Rand spun about and saw Valley had wandered off. It seemed as though he was about to contact the proper services to clean up Wendell’s body. Either the Ministry of Emergency Services, or the Ministry of Maintenance & Sanitation. Either way, he didn’t think it would be the right call.
“Wait!” said Rand rushing over.
“Rider?” replied a puzzled foreman. “What’s the matter?”
“Don’t make that call?”
“Why? I have to tell Sanitation that they need to come and dispose of poor Wendell’s body. The mortuary.”
“I don’t think you should. At least not yet.”
“Because I don’t think Wendell’s death was an accident.”
“You don’t think it… I don’t understand. What else could it be?”
“I don’t know. But it looks like something else happened here. For one, the workplace where he is is clear of any tools and supplies that could have caused his injuries. And he was here before we were. Why was he out after curfew?”
Valley rolled his eyes slightly back, considering the points brought up by Rand. Contemplating if Knox’s death was more complex than everyone initially thought.
“No,” Valley ultimately decided. “This is just bargaining now, that’s what this is. You’re simply trying to come to terms with his death.”
“No I’m not—”
“But there is nothing more to it, Rider. As awful as it sounds, Wendell accidentally cut himself and he died.”
“No!” Randall suddenly bellowed. Everyone stopped in alarm. They turned on their heels and they all stared, almost offended by the scene Rand had caused. Some of the construction crew even whispered. As the warehouse had become filled with unpleasant silence.
Meanwhile, Valley frowned and stared at his feet. He was visibly upset by Rand’s outburst; unsure of what to say.
Just becoming aware of what he said, and how loudly he had said it, Rand fidgeted and tried to look away. For he was as ashamed as Valley was upset that he had yelled. Why did I do that?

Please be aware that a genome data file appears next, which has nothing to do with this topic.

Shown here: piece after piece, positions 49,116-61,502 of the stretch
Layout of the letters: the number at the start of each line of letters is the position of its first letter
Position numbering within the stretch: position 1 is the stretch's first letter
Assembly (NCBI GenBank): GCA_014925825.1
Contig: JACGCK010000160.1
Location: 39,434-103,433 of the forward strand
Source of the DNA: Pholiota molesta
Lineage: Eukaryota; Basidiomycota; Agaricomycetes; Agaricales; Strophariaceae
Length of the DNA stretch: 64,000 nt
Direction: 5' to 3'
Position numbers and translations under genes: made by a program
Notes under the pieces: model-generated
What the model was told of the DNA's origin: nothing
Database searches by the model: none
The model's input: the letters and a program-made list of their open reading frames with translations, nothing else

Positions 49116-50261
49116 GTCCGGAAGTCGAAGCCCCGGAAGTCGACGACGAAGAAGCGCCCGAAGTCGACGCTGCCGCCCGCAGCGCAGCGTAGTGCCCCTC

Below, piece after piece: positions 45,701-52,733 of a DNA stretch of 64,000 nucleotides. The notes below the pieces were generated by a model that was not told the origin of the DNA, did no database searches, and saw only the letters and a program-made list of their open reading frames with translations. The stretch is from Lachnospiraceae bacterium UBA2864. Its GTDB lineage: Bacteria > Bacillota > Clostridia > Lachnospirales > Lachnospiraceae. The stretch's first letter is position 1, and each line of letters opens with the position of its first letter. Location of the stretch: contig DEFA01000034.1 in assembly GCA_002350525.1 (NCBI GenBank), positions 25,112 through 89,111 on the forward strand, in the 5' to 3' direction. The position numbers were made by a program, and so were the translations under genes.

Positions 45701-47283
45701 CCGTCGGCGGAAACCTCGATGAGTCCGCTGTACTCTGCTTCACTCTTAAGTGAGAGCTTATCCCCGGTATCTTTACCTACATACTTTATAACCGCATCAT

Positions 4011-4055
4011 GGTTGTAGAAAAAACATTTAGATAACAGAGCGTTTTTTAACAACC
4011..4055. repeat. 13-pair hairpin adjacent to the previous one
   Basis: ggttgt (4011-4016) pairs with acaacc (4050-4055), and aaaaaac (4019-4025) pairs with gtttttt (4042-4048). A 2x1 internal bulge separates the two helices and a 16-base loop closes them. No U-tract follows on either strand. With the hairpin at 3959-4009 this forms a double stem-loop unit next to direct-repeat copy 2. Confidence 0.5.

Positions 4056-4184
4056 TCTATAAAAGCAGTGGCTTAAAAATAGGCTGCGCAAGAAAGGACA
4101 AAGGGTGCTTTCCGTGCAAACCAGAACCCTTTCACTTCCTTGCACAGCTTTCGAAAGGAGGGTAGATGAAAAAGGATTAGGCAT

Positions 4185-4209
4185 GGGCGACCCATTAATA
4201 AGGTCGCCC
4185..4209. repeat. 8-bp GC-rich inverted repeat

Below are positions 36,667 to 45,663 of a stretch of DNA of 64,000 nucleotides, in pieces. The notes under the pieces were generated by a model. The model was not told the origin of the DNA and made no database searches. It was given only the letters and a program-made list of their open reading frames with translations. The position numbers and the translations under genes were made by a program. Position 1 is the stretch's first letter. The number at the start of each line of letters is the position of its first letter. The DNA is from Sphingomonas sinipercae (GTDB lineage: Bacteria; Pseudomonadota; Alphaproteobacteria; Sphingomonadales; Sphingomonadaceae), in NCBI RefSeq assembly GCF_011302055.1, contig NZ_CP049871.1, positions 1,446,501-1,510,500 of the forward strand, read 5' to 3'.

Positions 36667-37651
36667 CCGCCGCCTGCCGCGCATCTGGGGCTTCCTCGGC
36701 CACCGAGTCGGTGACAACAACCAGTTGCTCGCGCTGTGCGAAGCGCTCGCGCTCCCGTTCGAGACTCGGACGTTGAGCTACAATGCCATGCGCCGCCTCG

“Foreman Valley, I… I am sorry. I apologise for… for losing my temper and shouting at you. And I am sorry for making you upset and causing distress. I… I don’t know what came over me. Please forgive my actions.” And Rand struck out his hand to shake the foreman’s.”
After a few moments, Valley obliged. “I forgive you, Rider. We all get upset sometimes. Besides, some people grieve differently than others.” Then he sighed. “Look… I’ll humour you. You’re bright and intuitive, and remarkably observant. I’m giving you the benefit of a doubt. I won’t call Sanitation right away. Alright? Now, what would you have me do instead?”
Rand almost smirked. “Okay. Well, I’m not entirely sure, so I want to get a second opinion to confirm my suspicions.”
“ I need someone wiser than myself. Just to be certain. And he’ll know what to do after that.”
“So what do you need from me?”
“Until I fetch my superior, lock the doors and don’t let anyone into the warehouse.”
“What about the crew?”
“Anyone assigned to work inside of the warehouse, you can send home.”
“Very well then. I’ll wait for you to return.”
“Thank you, Valley. I appreciate it.”
The foreman smiled, “Trust is at the very foundation of our society, Rider. What sort of foreman would I be if I couldn’t trust you?”